A couple years later, I saw the news that Hank Greenberg had passed away. I wish I could say my first reaction was sympathy for his loved ones or the legions of baseball fans who had lost a true giant of a man. Instead I was consumed by the thought that I’d blown my chance at an autograph. And yes, feel free to judge. Baseball cards were still my whole world.

About five years into my return to the Hobby, around 2019, I set up a saved search on eBay for a single autographed card: the 1983 Donruss Hall of Fame Heroes Hank Greenberg card. It had been 30+ years, for God’s sake! I thought I might be ready.

Only rarely did anything ever come up and most of the time when something did it proved to be an unsigned copy, misclassified by the seller or considered close enough by the eBay search engine. As it turns out, the bad results were a blessing. In contrast, it’s the truly autographed search results that strike me like daggers to the heart. Nonetheless, some self-destructive impulse, some bad mutation upon my collector DNA, compels me to retain this search, to keep looking.

Thankfully, the signatures on these cards are always black, not blue, ensuring at least some distance between the cards on the screen and the card I once had. Blue, that would probably kill me.

And then it happened.

A card came up last week that looked exactly like the one I had, the one I stared at for hours on end. Its blue Sharpie signature so uncannily matched the image burned in my head all these years that I now wonder if my mom really did throw away my cards or simply sold them to someone who sold them to someone who is now selling at least the best of them on eBay.

You might think I’d have already jumped at the chance to buy the card like some modern Ahab having at last cornered his White Whale. In truth, that would be confusing the hunter with the hunted. My journey back into the Hobby has been less about nostalgia than redemption, about rebuilding my collection without reliving its memories. Until now I have looked to the cards I buy to right, not revisit, my past. What happens then when one has the power to bring it all back?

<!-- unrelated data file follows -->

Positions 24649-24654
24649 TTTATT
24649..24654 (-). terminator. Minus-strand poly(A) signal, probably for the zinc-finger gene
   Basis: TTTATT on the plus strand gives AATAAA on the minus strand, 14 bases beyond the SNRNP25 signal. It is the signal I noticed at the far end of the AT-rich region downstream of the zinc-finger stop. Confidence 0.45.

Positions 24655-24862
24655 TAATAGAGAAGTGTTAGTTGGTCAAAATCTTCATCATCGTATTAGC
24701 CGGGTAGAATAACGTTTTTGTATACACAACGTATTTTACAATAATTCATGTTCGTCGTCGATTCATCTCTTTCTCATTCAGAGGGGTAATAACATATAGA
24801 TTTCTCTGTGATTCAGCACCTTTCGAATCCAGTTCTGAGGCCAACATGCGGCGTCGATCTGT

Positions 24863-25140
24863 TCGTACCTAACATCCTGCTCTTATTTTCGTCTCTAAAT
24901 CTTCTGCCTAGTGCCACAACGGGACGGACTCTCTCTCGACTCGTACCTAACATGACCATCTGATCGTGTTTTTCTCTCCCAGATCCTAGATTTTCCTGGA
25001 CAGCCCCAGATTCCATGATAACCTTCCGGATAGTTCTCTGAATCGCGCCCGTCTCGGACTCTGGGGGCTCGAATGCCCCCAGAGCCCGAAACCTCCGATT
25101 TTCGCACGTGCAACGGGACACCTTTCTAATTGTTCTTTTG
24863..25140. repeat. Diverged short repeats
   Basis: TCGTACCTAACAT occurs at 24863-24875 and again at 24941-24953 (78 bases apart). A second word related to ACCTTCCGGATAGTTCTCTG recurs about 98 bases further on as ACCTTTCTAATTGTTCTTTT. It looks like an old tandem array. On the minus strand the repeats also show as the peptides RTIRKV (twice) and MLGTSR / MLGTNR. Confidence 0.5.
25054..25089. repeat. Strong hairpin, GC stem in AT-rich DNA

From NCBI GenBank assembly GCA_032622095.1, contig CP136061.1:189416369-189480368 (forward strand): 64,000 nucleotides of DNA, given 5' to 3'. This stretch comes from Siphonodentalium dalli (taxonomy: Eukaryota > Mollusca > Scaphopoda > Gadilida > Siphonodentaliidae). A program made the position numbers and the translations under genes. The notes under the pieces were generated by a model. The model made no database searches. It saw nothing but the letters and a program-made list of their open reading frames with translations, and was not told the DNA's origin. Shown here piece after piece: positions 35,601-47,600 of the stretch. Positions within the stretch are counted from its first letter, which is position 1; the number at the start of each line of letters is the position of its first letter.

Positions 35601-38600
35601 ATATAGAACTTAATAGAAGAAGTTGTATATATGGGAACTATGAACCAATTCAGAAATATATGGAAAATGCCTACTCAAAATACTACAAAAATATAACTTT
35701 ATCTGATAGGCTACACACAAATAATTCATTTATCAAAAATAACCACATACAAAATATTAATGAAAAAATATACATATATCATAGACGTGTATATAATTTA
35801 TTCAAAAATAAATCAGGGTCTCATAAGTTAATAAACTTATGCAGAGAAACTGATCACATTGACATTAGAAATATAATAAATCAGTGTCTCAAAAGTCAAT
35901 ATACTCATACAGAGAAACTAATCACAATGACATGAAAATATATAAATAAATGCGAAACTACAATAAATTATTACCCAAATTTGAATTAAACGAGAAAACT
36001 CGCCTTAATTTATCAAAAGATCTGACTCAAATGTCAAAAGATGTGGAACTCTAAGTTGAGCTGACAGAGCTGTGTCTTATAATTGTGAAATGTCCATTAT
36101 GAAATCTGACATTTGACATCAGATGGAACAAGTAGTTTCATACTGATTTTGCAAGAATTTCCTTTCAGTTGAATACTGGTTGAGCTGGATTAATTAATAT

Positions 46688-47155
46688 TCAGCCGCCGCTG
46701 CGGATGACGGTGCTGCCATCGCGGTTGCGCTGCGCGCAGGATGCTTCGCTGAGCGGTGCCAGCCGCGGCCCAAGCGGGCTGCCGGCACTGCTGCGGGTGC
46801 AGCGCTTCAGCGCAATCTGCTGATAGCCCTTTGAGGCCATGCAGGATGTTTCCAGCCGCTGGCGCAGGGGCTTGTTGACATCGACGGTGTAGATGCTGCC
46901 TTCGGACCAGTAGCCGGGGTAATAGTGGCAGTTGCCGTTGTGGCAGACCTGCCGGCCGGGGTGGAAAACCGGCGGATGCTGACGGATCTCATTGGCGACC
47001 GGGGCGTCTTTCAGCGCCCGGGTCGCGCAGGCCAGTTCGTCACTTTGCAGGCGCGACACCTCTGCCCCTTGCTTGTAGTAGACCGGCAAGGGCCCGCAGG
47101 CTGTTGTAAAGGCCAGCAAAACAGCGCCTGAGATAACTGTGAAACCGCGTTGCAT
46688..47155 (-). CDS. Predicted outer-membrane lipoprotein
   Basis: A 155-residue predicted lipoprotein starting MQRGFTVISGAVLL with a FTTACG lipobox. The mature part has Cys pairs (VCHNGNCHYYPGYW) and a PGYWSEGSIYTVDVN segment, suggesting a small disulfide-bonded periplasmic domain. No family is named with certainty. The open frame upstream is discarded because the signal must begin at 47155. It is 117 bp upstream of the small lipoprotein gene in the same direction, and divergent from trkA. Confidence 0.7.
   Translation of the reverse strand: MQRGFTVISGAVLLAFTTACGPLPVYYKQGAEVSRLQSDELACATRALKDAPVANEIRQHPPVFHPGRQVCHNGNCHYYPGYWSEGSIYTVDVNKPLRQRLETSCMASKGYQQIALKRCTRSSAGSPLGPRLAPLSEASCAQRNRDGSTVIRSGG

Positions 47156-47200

The beautiful cardboard of Hall of Famer Gil Hodges

What an unexpected thrill for me to see Gil Hodges finally “get the call” from Cooperstown. Among other things, his recent election provides the perfect occasion to showcase some of his most beautiful baseball cards.

FIFTH PLACE

1957 Topps “Dodgers’ Sluggers”

If there is a single card to represent 1950s baseball, this might be it. Four beloved “Bums” in a classic baseball pose with the Ebbets Field outfield wall behind them in all its advertising glory.

FOURTH PLACE

1960 Topps World Series

The very first Topps World Series subset (if you don’t count 1948) is in my opinion the best. Obviously my love of the Dodgers plays a role here, but it’s really the look of the cards that grabs me. The Hodges card, in particular, is a true masterpiece of its time.

THIRD PLACE

1957 Topps

For many players, a card this beautiful would take first place without question. In truth, I’m not sure any other player of the era has a third place card even close to this one. I suspect it’s possible to look at it and see only a rather overused batting pose with a not particularly crisp stadium backdrop. Equally, however, it’s possible to look at it and see something more: perfection.

SECOND PLACE

1952 Topps

I know not all will agree here, but I regard Gil’s 1952 Topps card as the prettiest in the entire 407-card set. I love everything about it: the peach background, the landscape format, the shadows, the pose, the expression, the shoulder patch, the cut of the sleeves, the timeless Dodgers logo.

Though far more attention today goes to the pseudo-rookie cards of Mantle and Mays, I have to imagine this card when it came out was instantly one of the two or three most popular among the 12-and-under division of New York’s gum chewing elite.

FIRST PLACE

1954 Dan-Dee

What can I say? I’m a sucker for skies. For whatever reason the white and purple clouds and baby blue sky create not only a three-dimensional look to the card but practically trick my eyes into thinking the actual Gil Hodges (1954 version, not 2021) is looking right at me. It’s an illusion I normally only get from Graig Kreindler paintings. Note that this same image haunts the 1953-55 Stahl-Meyer Franks and 1953-54 Briggs Meats cards. Ditto for 1958 Bell Brand but in black and white.

HONORABLE MENTIONS

Three other Gil Hodges cards that could have easily occupied any spot on this list are his 1950, 1952, and 1953 Bowman cards. I lack the image editing skills to do so, but I daresay adding some flourish to the bald sky of his 1953 card probably takes it straight to number one. Did I mention I’m a sucker for skies?

Finally, I would be remiss in ending this article without a single Mets card. After all, his time at the helm of the Miracle Mets may well have factored into his Hall of Fame nod nearly as much as his years as Dodger first baseman. In truth, I don’t think any of Gil’s Mets cards can compete aesthetically with his Dodger cardboard, but his 1972 O-Pee-Chee, noting his (then) recent death, is what I’ll end on.